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Currying decisions

In functional programmers, currying is the technique of translating a function which takes multiple arguments into a sequence of functions, each with a single argument.

For example, a function like:

go_to_lunch?(time,place,person)

might be curried to the form:

go_to_lunch?(time)(place)(person)

In this case, go_to_lunch take a single argument (time) and returns an anonymous function which takes a single argument (place). The anonymous function which takes the argument (place) returns a second anonymous function that takes a single argument (person).

I believe the return stack looks like this:

  1. Evaluate who to go to lunch with (person)
  2. Evaluate where to go to lunch with that person (place)
  3. Evaluate what time to go to that place with that person (time)

The biggest reason for doing this that I see is it simplifies each function, making it easier to reason about, and increasing the chance each function is correct.

The human equivalent

I often hear people struggling to make complex decisions that involve many variables.

For example:

  1. Should I change jobs?
  2. Should I reprimand an employee?
  3. Should I talk to my boss about what I’m upset about?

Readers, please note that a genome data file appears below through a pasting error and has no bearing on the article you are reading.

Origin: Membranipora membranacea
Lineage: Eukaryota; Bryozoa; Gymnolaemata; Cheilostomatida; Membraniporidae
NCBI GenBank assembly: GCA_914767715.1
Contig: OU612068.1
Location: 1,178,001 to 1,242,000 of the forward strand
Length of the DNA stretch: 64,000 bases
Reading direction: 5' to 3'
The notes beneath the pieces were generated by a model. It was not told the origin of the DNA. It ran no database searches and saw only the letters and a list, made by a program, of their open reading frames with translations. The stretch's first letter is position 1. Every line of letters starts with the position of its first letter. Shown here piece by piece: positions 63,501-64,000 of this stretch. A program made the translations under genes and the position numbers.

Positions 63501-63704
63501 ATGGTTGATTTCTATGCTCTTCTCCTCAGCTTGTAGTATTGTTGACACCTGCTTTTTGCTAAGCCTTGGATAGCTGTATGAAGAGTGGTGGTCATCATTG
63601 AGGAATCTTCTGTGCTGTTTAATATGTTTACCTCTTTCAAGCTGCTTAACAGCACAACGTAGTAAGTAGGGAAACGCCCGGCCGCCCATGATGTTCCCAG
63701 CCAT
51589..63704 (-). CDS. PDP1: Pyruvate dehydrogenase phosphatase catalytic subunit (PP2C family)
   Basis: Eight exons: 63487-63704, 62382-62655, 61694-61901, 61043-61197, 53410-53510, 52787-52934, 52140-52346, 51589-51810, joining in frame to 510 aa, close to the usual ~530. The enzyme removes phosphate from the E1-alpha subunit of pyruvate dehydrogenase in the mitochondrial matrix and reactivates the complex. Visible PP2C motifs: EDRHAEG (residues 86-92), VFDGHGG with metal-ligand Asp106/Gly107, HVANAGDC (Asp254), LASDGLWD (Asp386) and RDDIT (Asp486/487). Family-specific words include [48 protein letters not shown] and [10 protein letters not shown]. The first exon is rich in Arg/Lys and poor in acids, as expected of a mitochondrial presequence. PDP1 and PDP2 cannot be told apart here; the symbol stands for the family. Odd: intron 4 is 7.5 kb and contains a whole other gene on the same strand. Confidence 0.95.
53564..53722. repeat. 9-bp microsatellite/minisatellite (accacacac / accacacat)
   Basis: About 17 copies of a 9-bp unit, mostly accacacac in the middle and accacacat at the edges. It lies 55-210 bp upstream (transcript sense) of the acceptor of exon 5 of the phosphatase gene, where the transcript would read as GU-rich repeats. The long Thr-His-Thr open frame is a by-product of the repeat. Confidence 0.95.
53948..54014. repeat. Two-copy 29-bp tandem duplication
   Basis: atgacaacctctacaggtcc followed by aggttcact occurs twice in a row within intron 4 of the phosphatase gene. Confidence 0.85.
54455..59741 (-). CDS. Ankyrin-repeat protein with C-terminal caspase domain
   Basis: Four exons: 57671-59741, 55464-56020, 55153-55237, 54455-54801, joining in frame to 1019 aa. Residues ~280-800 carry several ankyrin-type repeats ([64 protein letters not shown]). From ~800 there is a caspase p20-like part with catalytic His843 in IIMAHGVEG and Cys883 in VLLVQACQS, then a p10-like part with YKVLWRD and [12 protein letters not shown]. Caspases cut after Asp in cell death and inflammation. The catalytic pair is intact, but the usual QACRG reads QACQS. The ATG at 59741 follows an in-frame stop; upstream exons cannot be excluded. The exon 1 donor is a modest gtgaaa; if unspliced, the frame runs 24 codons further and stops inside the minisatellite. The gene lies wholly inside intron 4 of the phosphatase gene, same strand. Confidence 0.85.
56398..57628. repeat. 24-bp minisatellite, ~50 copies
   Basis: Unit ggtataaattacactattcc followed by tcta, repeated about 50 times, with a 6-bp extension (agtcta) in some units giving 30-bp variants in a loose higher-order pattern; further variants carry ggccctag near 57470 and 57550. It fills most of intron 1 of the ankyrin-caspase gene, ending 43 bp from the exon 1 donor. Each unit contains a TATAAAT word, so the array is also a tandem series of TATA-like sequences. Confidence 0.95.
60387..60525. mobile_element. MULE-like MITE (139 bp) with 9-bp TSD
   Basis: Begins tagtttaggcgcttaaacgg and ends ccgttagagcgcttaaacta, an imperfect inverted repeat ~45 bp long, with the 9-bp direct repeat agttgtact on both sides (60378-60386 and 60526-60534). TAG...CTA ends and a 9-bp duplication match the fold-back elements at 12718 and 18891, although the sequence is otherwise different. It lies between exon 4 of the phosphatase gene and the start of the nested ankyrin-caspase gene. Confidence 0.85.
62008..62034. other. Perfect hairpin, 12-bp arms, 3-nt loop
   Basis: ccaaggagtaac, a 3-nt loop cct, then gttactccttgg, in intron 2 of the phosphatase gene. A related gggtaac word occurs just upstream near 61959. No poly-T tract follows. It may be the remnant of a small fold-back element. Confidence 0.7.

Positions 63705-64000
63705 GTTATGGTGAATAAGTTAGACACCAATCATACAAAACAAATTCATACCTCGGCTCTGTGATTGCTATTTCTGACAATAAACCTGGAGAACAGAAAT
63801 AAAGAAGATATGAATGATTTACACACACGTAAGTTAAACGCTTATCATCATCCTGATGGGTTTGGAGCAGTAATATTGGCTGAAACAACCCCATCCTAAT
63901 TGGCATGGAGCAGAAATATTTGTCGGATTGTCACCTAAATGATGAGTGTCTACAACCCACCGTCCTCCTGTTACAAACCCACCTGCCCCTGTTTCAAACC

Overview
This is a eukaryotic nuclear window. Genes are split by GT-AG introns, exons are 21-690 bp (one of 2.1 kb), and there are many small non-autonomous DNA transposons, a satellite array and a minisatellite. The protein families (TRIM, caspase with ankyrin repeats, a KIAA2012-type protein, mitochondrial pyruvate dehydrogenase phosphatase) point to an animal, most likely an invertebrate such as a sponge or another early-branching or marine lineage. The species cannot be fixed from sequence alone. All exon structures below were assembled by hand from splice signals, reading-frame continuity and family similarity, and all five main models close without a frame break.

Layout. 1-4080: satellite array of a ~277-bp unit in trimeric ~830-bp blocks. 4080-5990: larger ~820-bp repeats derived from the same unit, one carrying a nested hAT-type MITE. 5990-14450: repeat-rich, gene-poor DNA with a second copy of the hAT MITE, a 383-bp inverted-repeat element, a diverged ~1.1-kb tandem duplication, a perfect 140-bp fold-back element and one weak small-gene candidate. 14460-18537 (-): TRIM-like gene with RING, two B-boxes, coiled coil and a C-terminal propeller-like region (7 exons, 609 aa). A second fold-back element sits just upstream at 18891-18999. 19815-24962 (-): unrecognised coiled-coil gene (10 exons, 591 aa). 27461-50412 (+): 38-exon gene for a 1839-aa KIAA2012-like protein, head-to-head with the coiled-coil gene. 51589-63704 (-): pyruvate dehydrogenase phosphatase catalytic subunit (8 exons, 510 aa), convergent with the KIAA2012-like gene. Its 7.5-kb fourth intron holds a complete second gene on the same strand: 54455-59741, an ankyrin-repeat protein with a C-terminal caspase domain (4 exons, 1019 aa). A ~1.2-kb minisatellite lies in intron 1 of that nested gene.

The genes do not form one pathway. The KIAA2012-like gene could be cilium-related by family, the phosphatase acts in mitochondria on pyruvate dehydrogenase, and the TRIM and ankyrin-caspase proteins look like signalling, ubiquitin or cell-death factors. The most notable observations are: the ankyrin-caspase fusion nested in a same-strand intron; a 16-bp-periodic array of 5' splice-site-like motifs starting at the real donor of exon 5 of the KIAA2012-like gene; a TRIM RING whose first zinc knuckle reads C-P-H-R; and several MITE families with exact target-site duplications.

In each case the decision isn’t simple – many factors come into play.

One strategy I use is to curry my decisions, or in human-speak, “separate my decisions.”

Imagine you are considering quitting your job.  A complex decision for sure.

Instead of trying to reason through the decision like this:

quit_job?(why,when,how,next_job)

Try separating the decisions:

  1. Why do you want to quit your job?
  2. When do you want to quit your job?
  3. How do you want to quit your job?
  4. Where do you want to work next?

Just like currying functions, currying decisions makes decisions easier to reason about, and easier to ensure each decision is correct.

I find that writing out my decision on paper, and then breaking it down into as many small decisions as I can, quickly makes a choice obvious.

It might not be an easy path… but at least it’s clear.

Have you tried a similar strategy in your decision making?

Best,
Marcus

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About Marcus Blankenship

Where other technical coaches focus on process or tools, I focus on the human aspects of your Programmer to Manager transition. I help you hire the right people, create the right culture, and setup the right process which achieves your goals. Managing your team isn't something you learned in college. In fact, my clients often tell me "I never prepared for this role, I always focused on doing the work". If you're ready to improve your leadership, process and team, find out how I can help you.

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